Language Chauvinism Gone Mad
Some Canadians finally took linguistic exclusivity to its logical limit and even well beyond, though they seem to have since retreated a bit from the precipice.
A blind Canadian student barred from English classes because his guide dog only responds to commands in French has now been allowed to attend the course.Mr. Tessier has every right to be outraged by this nonsense: what concern of anyone else's is it what language he uses to communicate with his dog, for goodness sake? That said, this sort of linguistic madness likely wouldn't have been on the table to begin with had the Quebecois not made such a fetish of promoting French to the exclusion of English. That's what you get when you think in terms of collectives rather than individuals, laws mandating what languages people can use with each other and even their seeing-eye dogs.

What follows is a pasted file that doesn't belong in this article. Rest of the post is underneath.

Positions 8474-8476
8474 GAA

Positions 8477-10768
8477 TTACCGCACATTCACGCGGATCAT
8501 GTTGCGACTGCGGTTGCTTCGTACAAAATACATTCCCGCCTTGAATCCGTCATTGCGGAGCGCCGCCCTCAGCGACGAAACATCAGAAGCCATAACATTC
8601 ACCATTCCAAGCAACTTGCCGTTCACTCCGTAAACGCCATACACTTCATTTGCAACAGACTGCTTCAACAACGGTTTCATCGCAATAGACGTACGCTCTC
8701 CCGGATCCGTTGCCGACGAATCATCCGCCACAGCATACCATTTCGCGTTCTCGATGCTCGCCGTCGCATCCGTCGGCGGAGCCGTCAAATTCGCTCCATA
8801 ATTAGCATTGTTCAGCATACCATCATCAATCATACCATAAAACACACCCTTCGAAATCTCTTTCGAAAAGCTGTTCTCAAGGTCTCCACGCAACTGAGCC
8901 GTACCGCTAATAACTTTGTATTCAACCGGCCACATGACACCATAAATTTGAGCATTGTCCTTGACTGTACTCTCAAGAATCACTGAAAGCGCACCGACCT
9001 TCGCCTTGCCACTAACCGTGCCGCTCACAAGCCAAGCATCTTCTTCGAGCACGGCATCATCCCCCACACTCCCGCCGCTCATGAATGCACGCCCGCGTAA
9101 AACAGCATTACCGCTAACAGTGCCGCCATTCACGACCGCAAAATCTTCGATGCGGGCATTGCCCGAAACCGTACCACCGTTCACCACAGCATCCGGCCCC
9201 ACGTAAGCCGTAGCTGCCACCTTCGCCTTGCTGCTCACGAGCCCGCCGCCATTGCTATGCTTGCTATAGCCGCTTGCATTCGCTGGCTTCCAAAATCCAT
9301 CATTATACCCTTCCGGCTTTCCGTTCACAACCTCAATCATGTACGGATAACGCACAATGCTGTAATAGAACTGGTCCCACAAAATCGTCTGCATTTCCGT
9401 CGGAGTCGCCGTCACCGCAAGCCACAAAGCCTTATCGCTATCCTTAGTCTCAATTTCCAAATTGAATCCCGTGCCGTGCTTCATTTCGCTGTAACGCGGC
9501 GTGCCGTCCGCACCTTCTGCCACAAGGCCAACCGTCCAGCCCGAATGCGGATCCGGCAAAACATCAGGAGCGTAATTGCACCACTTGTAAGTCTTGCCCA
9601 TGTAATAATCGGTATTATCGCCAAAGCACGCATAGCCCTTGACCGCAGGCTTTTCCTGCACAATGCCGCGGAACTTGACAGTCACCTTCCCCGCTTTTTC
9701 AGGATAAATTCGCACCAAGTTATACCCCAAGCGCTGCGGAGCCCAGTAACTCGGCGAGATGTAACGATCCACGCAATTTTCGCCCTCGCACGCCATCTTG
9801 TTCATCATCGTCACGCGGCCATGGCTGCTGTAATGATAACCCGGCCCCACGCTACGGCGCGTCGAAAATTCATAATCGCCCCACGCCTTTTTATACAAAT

Francophone Yvan Tessier said he was "thrilled" the University of New Brunswick decided to let him attend the course with his black Labrador, Pavot.
"I look forward to joining my classmates," Mr Tessier, 39, said.
He said earlier that it would be too confusing to retrain the dog to respond to "stay" instead of "reste".
The University of New Brunswick has always insisted English must be the only language spoken during its five-week summer programme.
But it had to reverse its previous ban on Mr Tessier's attendance after coming under strong public pressure over the extremely sensitive issue in the country which is officially bilingual.
Mr Tessier - who lives in Quebec - also warned earlier he would bring a claim for discrimination against the university.
He said he was entirely dependent on his dog and was worried that trying to teach him English commands could be confusing and even dangerous.
"My dog is my eyes, my autonomy, and my independence," he told the Globe and Mail newspaper.
"He represents everything to me. I knew that I'd have to speak English to people. But I thought I could speak French to my guide dog."
Commentators say Pavot's ability to understand just one language throws the spotlight on the minefield of Canada's linguistic legislation which aims to guarantee the status of both English and French.